6 Charles SantiaDillai No. ol clcphcula I 200 r 000 ao: e Ttme (yrs) Fig. 3 Cumulative total of the number of elephants kllled In Srl Lanka ( ) Elephant mortality in Sri Lanka must be discussed against the background of natural fore$ conservation. The two issues are linked. Every time an elephant is killed, the ragpdy is given wide publicity by the news media. However, whn forests are destroyed or converted to other land uses, the public does not seem to show much cncern. If the elephant is to suwive in Sri Lanka then some sort of accommodation between man and elephant must be reached. Borh have to live ogether by muural adjustment The communites that suffer from elephant depredations must be poperly compensated for ttreir losses. The local communities must be encouraged o participate fully in decisions affecting their land and resurces. Elephant conservation will be ineffective in the absence of widespread public awareness of the pmblems and their support for solutions. GAJAH % 53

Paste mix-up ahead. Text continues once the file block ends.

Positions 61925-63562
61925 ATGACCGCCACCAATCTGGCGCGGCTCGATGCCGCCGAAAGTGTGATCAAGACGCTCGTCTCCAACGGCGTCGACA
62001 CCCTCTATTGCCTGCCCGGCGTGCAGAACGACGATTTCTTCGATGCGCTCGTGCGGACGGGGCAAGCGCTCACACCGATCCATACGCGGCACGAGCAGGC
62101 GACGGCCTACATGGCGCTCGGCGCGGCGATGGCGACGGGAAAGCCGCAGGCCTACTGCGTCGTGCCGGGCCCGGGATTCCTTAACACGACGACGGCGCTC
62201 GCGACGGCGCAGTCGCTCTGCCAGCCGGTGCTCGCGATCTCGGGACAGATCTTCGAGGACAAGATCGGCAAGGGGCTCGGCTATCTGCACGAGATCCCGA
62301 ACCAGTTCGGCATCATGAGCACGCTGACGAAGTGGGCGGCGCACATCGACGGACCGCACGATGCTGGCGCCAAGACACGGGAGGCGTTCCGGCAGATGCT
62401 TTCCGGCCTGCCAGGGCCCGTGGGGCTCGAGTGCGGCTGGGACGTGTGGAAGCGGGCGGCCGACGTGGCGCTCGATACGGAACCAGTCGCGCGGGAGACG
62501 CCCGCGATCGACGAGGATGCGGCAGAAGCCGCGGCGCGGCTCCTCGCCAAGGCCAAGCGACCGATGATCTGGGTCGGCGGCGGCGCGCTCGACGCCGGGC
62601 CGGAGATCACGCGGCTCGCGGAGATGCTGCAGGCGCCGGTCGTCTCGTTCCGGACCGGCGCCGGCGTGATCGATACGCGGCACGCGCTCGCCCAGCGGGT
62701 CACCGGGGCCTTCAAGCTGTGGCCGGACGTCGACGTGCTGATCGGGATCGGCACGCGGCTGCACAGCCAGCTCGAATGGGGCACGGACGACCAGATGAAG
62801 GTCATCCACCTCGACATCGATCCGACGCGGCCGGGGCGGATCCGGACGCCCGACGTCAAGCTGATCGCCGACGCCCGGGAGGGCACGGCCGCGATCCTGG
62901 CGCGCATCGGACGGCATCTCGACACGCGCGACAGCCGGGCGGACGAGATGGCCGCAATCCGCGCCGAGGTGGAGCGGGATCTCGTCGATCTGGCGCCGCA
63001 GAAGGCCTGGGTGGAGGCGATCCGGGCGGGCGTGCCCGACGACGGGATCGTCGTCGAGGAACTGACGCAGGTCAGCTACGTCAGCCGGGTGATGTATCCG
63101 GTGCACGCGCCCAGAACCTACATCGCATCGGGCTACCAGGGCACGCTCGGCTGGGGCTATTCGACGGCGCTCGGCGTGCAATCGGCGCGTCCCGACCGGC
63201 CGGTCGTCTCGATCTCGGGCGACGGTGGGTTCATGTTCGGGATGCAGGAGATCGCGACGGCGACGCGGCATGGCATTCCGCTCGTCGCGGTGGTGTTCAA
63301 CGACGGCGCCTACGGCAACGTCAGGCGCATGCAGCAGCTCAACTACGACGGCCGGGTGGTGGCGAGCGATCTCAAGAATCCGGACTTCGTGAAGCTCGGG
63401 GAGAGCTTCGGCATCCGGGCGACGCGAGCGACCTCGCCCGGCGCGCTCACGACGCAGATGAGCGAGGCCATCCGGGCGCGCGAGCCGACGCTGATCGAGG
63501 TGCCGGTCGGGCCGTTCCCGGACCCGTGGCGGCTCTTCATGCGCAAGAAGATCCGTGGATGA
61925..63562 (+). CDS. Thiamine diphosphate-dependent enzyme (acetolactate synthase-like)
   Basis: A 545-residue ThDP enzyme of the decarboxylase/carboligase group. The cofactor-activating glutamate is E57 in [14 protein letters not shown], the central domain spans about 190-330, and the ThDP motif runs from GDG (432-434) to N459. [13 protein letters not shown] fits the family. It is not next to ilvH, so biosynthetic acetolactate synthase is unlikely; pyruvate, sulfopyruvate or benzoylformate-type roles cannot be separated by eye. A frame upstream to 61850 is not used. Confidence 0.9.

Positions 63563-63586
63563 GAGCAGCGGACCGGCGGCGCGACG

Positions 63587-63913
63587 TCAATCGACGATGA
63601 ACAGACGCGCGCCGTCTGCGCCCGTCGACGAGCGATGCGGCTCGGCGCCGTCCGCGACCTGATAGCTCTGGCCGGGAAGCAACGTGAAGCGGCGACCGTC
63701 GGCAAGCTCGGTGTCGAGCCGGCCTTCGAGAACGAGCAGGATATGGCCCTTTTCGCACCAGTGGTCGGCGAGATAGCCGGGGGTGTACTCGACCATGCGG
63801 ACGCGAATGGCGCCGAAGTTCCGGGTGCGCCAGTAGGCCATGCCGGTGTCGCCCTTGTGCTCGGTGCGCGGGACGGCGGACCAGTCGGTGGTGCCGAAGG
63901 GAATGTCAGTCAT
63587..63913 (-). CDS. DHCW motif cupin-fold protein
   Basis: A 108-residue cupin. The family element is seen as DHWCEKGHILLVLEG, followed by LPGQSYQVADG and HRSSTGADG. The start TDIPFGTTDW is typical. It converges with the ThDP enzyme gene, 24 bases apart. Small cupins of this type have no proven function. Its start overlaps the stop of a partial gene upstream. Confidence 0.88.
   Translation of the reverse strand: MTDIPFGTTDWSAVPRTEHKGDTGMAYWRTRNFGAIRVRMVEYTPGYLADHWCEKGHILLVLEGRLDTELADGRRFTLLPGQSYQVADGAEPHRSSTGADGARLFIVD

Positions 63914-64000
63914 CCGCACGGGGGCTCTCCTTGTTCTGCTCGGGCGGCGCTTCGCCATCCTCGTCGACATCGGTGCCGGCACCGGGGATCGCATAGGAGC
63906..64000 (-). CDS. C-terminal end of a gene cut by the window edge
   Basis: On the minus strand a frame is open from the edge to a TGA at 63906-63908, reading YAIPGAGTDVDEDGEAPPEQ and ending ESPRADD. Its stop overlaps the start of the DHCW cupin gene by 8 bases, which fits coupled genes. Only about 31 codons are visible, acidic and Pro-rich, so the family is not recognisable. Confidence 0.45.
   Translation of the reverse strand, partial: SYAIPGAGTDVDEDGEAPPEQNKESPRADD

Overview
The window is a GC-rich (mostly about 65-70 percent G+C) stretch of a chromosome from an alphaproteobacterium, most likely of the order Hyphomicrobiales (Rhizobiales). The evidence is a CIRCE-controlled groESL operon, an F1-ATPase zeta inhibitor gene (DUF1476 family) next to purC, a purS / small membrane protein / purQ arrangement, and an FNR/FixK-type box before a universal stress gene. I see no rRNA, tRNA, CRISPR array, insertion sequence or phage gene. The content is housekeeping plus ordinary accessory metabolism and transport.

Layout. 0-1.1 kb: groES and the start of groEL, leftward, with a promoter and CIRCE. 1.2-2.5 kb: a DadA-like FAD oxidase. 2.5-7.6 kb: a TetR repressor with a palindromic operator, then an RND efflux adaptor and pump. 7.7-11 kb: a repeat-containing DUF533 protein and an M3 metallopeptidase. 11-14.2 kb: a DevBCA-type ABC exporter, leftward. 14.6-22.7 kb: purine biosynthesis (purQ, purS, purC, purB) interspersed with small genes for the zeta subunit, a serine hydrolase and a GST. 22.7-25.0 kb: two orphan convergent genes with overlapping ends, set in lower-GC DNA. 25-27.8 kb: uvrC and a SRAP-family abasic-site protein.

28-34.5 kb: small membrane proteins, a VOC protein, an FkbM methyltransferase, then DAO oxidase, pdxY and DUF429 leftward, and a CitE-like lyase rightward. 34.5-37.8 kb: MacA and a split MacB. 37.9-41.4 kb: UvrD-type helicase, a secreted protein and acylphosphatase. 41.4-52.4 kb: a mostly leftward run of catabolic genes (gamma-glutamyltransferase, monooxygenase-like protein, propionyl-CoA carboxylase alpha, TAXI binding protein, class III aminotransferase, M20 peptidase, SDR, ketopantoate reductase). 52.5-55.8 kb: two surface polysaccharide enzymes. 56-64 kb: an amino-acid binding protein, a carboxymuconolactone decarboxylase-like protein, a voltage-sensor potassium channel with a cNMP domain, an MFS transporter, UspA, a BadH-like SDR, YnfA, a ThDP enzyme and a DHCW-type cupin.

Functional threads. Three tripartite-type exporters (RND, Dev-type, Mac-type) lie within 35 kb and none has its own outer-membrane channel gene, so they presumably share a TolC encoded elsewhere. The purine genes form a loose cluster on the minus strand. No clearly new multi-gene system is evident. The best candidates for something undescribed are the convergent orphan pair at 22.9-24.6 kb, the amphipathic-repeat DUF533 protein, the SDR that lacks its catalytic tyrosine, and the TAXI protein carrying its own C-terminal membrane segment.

7 Chades Santiaoillai Erdelen, W Forest Ecosystems and Naturc Conservation in Sri lanka. Biological Conservation 43: Ferrar, T wildlife and Society: Socia-economic and political considerations. In: Guidelines for the monagement of large mammals in African consemation areos (ed.) A.A. ferrar. South African National Scientific Programmes, Report No. 69. Pretoria, South Africa Geiser, U & Sommer, M Upto-date Information on Sri lanka's Forest Cover. Lois 16: 66,69. Myers, N The Cheetah Acinonyx jubatus in Africa.IUCN Monogaph 4. Morges, Swizerland.- Nicholas, C. W Administrative Report of the Warden, Department, of Wild Life, for Colombo: Ceylon Government hess. 21 pp. Parker, I. & Amin, M Ivory Crisis- London: Chato & Windus. Punchihewa, G. D. S Souvenirs of a forgotten heritage. Colombo: Government Press. Seidensticker, J Marcging Elephant Depredation in Agricultural and Forestry Projects. The World Bank, Washington DC. Watson, R. M. & Bell, R. H. V The Distribution, abundance and status of Elephant in the Serengeti Region of Northern Tanzania. Journal of Applied Ecology., 6: GNAH 12, t994